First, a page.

When the news broke last week that Roe had been overturned, the sinking feeling was familiar. It felt like the last time an elephant took up residence on my chest, in the wee hours of that Wednesday morning in 2016, when the presidential election was called for Donald Trump. I can’t rally again, I thought.
I’ve spent nearly three decades in the trenches of political campaigns, helping candidates run for everything from city council to president of the United States. In my “downtime” I’ve studied what makes social movements successful, earning several advanced degrees in the process, so I could bring those learnings to the fight.
“I’m so tired. I just want to leave,” I thought. It hurts too much to keep trying to make things better in a country that just doesn’t love me back.
Maybe my husband and I should take our three daughters to his native England, where pregnant people not only have the right to choose, but are also guaranteed parental leave and health care.
The day after the Dobbs was handed down, I lay in bed and ate cookie dough ice cream (that only made me feel sicker), and tried to explain to my three young daughters why I was so upset. My husband comforted me in the most certain way he knew how — keeping our kids occupied so I could be alone. I knew he didn’t want to return to class-entrenched England, where he grew up as the son of immigrants. I knew he wanted to help. But besides letting me be sad, he wasn’t sure what to do.
[W]e need more men to work through that discomfort, to understand the value they bring to the conversation and use their power.
Wondering if I’d had a personal experience with abortion that had paralyzed me, he asked me directly, “Have you ever had one?” It was the first time in our 15-year relationship the topic had ever come up. I was grateful for how gently he asked the question, because it gave me the chance to explain how powerless I feel at this moment.
I think my husband felt awkward and uncomfortable making the inquiry. But the reality is we need more men to work through that discomfort, to understand the value they bring to the conversation and use their power. People like me aren’t the only ones who will be affected by the overturning of Roe. The majority of people who identify as men support legal abortion, and their voices are essential.
Like it or not, men listen to other men in a way they don’t listen to women — research shows this to be true. Political scientists Tarah Williams and Paul Testa found that many men were persuaded by a message about women’s rights — but only when it was delivered by another man. According to their research, when the same message was delivered by a woman, support for women’s rights decreased.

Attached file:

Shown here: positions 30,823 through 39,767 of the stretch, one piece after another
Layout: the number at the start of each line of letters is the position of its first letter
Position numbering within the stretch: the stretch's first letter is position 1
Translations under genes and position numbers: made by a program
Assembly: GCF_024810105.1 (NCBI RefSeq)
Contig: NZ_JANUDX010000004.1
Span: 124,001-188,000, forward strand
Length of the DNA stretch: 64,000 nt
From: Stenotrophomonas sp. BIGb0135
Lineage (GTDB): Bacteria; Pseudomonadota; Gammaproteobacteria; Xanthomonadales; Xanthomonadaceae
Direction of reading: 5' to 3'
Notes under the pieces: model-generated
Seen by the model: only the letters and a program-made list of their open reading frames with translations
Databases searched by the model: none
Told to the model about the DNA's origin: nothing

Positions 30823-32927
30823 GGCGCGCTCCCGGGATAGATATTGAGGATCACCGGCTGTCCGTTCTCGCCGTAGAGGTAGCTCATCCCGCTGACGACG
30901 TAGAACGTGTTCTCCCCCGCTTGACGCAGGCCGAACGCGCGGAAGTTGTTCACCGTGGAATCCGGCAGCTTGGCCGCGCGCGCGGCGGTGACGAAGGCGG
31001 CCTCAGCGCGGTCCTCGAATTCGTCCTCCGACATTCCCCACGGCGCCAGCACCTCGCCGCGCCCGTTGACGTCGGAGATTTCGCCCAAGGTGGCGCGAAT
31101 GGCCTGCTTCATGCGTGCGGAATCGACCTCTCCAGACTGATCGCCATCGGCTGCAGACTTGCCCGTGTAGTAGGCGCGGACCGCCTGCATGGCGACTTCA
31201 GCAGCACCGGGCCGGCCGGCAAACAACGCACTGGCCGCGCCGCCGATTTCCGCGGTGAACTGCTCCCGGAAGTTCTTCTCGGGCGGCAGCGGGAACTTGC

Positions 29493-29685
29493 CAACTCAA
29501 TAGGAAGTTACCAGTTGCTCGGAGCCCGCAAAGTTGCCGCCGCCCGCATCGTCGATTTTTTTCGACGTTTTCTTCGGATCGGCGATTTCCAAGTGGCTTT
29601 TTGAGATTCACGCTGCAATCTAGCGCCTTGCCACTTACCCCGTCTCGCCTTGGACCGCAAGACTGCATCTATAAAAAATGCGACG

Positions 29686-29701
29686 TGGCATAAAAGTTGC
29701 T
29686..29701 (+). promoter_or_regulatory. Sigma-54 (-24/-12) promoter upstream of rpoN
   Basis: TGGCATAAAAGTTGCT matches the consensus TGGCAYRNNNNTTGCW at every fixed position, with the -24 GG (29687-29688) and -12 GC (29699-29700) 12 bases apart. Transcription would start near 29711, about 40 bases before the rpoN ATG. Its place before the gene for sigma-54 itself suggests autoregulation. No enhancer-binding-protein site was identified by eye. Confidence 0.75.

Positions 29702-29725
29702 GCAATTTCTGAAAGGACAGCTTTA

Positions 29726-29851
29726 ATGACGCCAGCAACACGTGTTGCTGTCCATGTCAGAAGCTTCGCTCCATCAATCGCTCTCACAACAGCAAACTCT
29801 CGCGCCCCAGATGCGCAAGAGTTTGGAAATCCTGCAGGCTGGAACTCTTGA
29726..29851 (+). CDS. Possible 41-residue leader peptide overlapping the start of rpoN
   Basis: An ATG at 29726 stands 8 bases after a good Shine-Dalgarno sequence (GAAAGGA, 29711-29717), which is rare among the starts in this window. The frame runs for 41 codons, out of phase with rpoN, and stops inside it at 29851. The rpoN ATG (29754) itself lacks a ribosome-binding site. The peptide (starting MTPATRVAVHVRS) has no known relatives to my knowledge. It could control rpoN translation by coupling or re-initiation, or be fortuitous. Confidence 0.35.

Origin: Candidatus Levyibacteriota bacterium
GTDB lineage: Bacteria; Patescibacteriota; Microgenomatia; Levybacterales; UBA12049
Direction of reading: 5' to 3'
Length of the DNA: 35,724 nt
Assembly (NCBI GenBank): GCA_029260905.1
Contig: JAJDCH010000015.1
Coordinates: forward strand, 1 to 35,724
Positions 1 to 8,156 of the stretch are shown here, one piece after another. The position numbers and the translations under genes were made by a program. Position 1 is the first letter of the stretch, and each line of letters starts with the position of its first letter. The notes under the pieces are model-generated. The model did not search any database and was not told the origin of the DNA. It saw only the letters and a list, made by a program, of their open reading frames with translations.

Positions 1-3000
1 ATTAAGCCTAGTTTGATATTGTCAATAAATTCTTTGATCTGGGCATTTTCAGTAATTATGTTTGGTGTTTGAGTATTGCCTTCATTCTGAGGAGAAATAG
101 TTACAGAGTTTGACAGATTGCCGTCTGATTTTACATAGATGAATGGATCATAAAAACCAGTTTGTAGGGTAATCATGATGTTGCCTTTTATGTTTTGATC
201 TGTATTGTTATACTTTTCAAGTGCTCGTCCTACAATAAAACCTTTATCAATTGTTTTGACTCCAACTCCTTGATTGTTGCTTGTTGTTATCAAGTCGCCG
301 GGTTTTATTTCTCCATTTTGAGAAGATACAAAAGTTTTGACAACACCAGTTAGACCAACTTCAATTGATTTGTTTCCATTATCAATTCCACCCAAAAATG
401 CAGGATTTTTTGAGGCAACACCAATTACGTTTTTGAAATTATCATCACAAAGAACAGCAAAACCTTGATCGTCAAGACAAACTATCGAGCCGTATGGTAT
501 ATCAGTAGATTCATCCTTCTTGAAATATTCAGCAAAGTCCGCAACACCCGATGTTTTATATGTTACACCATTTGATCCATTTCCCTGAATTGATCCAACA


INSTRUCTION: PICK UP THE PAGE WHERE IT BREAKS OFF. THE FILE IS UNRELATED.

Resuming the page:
Consider abortion rights in Ireland. Irish men who used hashtags including #men4yes and #ladsforchoice were credited with providing critical votes for the successful abortion legalization campaign waged in 2018. Their support signaled that the campaign had reached beyond its expected base of support. In the U.S. the conservative right has employed a similar strategy, carefully deploying women to deliver its anti-choice messages and profiling their efforts. This, despite the data that the vast majority of women believe abortion should be legal.
When men use their bodies to march and protest, they can provide an important visual message — that they too are affected by abortion bans. A study of young men with pregnant partners found that those whose partners had an abortion were nearly four times more likely to graduate from college than those whose partners gave birth. Their stories, sadly, may be more impactful than those of women. Especially since gender inequality is alive and well, and the success of social movements, frustratingly, depends in part on how “deserving” and “valuable” we deem the people affected. One example: a turning point in the AIDS crisis came when middle-schooler Ryan White became a public face of discrimination. His story helped to turn the tide of public opinion.
People with uteruses shouldn’t be the only ones charged with baring their souls and making themselves vulnerable.
Men can also take concrete steps to claim responsibility for their own reproduction. My cousin Gavin told me he is considering getting a vasectomy. The mere mention of the idea made my heart sing. After all, it's a relatively simple, outpatient procedure — and it’s reversible. (Plus it’s possible to set aside sperm in advance of the procedure, should a man wish to procreate later in life.) If a vasectomy strikes you as onerous, I’d suggest considering the weight of the reproductive burden that women have borne for thousands of years.
Finally, men should tell their own stories. People with uteruses shouldn’t be the only ones charged with baring their souls and making themselves vulnerable. We know that empathy is key to political persuasion, and it is generated when we hear personal stories. Those who know someone who has had an abortion — a close friend or family member, even themselves — are more likely to believe that abortion should be legal. We need more men to do what New York Mayor Eric Adams did when he shared the story of being faced with a pregnancy at the age of 15, and his then-partner’s decision to have an abortion.
Most importantly, people can’t allow their own fears of doing the wrong thing in the wrong way to keep them from doing something. Sure, you might make a mistake, and that mistake might be pointed out to you. But you will learn and you will do better, and then you will have made a difference. My message to men is step up: don’t leave us alone with this.